May 9, 2017: Trump sacks Comey
In a letter announcing the termination, Trump wrote: "While I greatly appreciate you informing me, on three separate occasions, that I am not under investigation, I nevertheless concur with the judgment of the Department of Justice that you are not able to effectively lead the Bureau."
May 17, 2017: Mueller appointed special counsel
Deputy Attorney General Rod Rosenstein appointed former FBI Director Robert Mueller to look into Russia’s interference in the 2016 election and possible collusion with the Trump campaign.
August 2017: FBI seizes documents from Manafort
Shortly after Mueller convenes a grand jury for the investigation, the FBI seizes documents from one of Paul Manafort’s properties as part of a raid for Mueller’s probe. The former Trump campaigner manager stepped down in August 2016 after allegations surfaced that he had received large payments linked to Ukraine’s former pro-Russian government.
September 2017: Trump Jr.'s talks to Senate committee
Donald Trump Jr. tells the Senate Judiciary Committee he has not colluded with a foreign government. The closed-door interview relates to his June 2016 meeting with Russian lawyer Natalia Veselnitskaya, which was also attended by his brother-in-law, Jared Kushner, and then campaign manager Paul Manafort. Trump Jr.’s emails, however, suggest the meeting was supposed to produce dirt on Clinton.
October 2017: Internet giants allege Russian interference
Facebook, Twitter and Google reportedly tell US media they have evidence that Russian operatives exploited platforms to spread disinformation during the 2016 US presidential election. The three companies are expected to appear before a Senate Intelligence Committee in November.
Why is this comparatively small effort important given previous scandals about Russian meddling in the US election?
The $100,000 allegedly spent by the Russian-backed operation on 3,000 ads connected to less than 500 accounts is miniscule in comparison to the nearly $1 billion the Federal Election Commission says was spent on the US election campaign.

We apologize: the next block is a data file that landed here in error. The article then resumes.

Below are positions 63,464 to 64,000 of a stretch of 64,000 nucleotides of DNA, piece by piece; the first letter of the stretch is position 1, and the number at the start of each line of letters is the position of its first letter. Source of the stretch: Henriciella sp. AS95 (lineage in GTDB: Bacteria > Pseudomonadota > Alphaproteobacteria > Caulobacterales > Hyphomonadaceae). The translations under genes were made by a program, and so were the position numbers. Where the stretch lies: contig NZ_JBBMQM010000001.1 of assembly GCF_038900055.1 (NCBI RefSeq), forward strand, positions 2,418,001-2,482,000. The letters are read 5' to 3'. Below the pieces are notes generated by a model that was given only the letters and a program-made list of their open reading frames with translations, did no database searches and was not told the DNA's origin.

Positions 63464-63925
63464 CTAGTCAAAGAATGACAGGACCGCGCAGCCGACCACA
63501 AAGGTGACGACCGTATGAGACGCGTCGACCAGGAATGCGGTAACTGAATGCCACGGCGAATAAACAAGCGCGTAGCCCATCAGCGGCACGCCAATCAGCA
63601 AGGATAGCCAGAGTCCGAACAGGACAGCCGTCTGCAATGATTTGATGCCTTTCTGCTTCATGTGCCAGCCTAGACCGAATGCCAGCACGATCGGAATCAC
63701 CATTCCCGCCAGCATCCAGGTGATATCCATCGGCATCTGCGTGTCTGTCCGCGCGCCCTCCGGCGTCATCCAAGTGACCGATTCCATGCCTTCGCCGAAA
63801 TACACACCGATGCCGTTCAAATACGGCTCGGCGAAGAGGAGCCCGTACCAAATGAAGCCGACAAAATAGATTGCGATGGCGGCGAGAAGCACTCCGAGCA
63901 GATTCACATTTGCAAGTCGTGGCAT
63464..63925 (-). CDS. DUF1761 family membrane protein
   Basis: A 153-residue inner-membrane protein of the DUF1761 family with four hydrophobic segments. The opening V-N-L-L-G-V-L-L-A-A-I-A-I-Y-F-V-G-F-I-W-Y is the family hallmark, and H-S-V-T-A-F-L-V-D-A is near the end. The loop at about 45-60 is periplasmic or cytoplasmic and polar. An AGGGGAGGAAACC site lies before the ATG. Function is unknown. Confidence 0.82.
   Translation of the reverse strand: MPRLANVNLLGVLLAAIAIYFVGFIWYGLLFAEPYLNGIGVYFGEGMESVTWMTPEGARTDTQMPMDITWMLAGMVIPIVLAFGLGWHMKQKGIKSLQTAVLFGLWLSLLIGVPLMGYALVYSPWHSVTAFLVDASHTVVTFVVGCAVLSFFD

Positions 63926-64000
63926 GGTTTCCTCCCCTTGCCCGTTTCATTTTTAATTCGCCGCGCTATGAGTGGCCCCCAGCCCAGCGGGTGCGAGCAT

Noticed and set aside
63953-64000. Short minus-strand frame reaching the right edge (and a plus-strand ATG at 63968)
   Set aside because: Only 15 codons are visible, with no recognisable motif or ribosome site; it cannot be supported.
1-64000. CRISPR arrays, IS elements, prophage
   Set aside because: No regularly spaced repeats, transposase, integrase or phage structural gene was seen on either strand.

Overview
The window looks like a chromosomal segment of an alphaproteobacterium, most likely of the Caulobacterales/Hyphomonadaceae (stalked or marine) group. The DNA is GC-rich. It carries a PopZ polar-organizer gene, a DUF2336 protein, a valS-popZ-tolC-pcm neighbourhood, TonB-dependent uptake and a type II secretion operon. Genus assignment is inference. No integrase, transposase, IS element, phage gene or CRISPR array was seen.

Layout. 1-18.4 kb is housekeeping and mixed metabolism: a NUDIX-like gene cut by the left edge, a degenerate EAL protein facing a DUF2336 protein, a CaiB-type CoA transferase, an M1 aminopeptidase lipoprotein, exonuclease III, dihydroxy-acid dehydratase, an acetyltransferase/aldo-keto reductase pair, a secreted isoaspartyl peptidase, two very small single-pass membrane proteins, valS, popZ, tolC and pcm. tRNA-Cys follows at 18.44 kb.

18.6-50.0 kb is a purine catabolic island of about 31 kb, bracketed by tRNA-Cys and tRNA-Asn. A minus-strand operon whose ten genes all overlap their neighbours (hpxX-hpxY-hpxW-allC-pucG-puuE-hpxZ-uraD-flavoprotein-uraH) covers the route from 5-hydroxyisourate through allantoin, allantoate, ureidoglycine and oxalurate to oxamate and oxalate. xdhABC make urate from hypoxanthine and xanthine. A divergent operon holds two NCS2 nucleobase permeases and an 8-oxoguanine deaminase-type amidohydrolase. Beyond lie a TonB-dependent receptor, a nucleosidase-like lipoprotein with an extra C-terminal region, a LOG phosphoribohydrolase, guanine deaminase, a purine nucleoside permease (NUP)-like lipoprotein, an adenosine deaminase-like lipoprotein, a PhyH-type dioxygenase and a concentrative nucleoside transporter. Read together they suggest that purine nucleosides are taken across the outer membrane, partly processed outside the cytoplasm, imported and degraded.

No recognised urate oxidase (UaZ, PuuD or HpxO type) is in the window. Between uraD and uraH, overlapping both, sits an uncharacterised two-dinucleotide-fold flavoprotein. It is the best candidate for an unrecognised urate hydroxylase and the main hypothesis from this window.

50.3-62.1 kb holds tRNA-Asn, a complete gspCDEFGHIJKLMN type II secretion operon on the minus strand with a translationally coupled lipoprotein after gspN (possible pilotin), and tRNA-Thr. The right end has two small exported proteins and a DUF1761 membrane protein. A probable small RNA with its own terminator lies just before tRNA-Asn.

But it is impossible to know whether this alleged effort was just the tip of the iceberg in terms of Russian ad buys or related activities on social media platforms or whether it was simply a test balloon to see what could be done and whether it worked.
What the experts say:
- "In no way shape or form could we call this the ceiling on what may have been activities designed to influence opinion about candidates or issues during the election," said Joshua Tucker, director of the Jordan Center for Advanced Study of Russia at New York University.
- "The reason why you run an add on social media is because you can target it to someone in Detroit who is upset about the oil industry and trade issues and you can make sure they see the ad on trade issues," explained Tucker.
- "Most importantly, it reveals a level of sophistication about US public opinion that is pretty striking," said Kimberly Marten, professor of political science at Barnard College and director of the US-Russia program at Columbia University.
If the Kremlin was involved, would this represent a big win for Moscow?
Arguments in favor:
- If the Facebook disclosure is true, then it certainly highlights how Russia has not only the know-how and the means, but also the political will to try to influence election outcomes in a country like the United States.
- Such a brazen and sophisticated effort would probably not have been thought possible by many Americans prior to last year's election.
- Russia has figured out how to try and influence public opinion and the presidential election, but has failed to grasp that the Congress, and also the judiciary, can curb the president's actions.
- "It's a basic problem that Russian intelligence and Russian analysis of the United States has had for many years dating back to Soviet times: They never understood the role of Congress in the US political system," according to Marten.
What does this mean for the investigation into the Trump campaign's potential connections with Russia?